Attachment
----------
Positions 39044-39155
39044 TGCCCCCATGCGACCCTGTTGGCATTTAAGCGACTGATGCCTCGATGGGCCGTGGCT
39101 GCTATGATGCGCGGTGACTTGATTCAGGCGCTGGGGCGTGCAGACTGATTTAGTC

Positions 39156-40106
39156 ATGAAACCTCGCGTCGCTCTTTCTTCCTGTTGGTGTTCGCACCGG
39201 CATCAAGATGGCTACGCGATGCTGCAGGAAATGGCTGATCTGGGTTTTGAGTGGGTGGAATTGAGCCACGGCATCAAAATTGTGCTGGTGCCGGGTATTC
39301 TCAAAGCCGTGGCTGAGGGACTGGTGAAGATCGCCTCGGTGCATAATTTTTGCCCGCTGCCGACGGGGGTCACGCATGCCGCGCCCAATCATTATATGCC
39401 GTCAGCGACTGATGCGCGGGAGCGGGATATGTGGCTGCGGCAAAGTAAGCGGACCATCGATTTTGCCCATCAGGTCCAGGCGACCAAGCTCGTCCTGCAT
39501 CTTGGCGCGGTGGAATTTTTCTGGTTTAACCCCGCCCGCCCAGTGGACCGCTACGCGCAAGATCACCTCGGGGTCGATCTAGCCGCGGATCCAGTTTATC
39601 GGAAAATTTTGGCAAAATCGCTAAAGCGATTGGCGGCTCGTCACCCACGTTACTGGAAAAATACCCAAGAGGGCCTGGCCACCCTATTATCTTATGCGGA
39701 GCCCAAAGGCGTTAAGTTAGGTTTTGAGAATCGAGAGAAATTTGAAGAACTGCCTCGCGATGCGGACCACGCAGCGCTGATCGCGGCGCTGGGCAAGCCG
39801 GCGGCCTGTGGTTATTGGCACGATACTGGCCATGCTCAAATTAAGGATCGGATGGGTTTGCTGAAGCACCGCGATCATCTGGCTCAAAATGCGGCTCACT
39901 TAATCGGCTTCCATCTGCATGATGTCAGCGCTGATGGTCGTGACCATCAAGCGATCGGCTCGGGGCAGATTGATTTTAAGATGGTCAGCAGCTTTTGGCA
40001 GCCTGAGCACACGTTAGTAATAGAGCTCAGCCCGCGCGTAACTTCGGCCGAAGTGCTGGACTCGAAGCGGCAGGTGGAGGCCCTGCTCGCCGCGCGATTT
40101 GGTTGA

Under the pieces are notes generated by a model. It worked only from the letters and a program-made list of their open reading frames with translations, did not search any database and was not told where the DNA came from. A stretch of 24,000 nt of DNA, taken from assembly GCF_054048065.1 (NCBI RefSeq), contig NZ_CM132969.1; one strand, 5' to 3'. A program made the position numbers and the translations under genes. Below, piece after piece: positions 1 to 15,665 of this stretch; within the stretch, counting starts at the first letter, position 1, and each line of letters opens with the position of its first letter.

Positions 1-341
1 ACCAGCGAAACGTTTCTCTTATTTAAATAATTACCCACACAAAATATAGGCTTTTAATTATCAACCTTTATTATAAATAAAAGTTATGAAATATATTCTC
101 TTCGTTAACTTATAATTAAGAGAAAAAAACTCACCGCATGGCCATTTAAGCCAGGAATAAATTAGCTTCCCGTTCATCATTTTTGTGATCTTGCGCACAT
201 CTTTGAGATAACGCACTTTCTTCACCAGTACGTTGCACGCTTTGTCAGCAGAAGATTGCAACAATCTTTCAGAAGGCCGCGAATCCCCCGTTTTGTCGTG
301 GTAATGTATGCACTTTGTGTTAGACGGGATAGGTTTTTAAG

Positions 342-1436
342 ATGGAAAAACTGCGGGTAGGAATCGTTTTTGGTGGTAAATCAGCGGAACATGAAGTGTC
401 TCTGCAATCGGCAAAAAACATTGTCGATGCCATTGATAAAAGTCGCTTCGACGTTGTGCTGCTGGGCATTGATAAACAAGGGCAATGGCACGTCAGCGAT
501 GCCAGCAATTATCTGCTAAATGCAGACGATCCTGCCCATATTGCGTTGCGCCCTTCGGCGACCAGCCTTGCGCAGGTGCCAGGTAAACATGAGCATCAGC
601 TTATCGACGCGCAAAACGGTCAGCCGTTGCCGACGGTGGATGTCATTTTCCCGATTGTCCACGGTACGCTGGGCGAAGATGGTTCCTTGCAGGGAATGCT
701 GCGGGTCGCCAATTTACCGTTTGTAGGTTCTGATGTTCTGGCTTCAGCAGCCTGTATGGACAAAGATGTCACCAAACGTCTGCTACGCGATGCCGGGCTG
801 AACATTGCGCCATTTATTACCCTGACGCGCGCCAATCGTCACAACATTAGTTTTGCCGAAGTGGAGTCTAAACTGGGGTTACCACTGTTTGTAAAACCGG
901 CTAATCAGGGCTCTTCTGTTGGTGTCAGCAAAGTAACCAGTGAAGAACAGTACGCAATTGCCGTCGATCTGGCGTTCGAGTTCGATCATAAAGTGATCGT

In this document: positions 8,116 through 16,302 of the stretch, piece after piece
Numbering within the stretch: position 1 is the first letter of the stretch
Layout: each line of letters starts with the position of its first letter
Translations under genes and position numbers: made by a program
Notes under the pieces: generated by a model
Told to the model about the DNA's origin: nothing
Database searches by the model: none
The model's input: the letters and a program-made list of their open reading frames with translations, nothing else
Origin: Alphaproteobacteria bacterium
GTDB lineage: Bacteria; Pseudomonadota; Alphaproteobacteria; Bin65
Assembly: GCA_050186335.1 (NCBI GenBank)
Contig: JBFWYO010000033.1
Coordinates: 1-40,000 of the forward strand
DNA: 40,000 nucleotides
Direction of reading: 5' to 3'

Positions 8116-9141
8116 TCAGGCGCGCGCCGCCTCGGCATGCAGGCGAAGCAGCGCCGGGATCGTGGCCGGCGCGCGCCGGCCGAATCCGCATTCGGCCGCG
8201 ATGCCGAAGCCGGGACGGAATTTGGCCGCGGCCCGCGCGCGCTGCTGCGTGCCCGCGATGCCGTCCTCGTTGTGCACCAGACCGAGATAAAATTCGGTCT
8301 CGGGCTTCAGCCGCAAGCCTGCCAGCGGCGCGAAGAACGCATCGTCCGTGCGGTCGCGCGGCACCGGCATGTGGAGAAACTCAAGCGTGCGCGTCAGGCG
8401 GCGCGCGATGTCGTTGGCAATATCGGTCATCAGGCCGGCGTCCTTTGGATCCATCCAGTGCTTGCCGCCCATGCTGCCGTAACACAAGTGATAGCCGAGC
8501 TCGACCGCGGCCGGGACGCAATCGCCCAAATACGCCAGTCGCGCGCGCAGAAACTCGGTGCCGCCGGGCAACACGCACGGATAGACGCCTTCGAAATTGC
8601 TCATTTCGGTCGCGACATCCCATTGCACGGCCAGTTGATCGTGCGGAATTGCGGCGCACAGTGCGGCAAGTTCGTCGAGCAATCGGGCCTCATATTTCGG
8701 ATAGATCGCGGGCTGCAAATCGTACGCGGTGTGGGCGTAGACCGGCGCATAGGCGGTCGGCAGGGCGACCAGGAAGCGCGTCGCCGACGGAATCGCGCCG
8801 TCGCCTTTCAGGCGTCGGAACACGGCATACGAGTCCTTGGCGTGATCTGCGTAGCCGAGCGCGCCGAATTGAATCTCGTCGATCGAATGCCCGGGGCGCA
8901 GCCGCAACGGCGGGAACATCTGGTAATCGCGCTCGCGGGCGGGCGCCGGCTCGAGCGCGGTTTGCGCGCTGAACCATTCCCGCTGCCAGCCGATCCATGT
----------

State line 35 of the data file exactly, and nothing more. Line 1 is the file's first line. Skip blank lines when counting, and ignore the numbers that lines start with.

Told to the model about the DNA's origin: nothing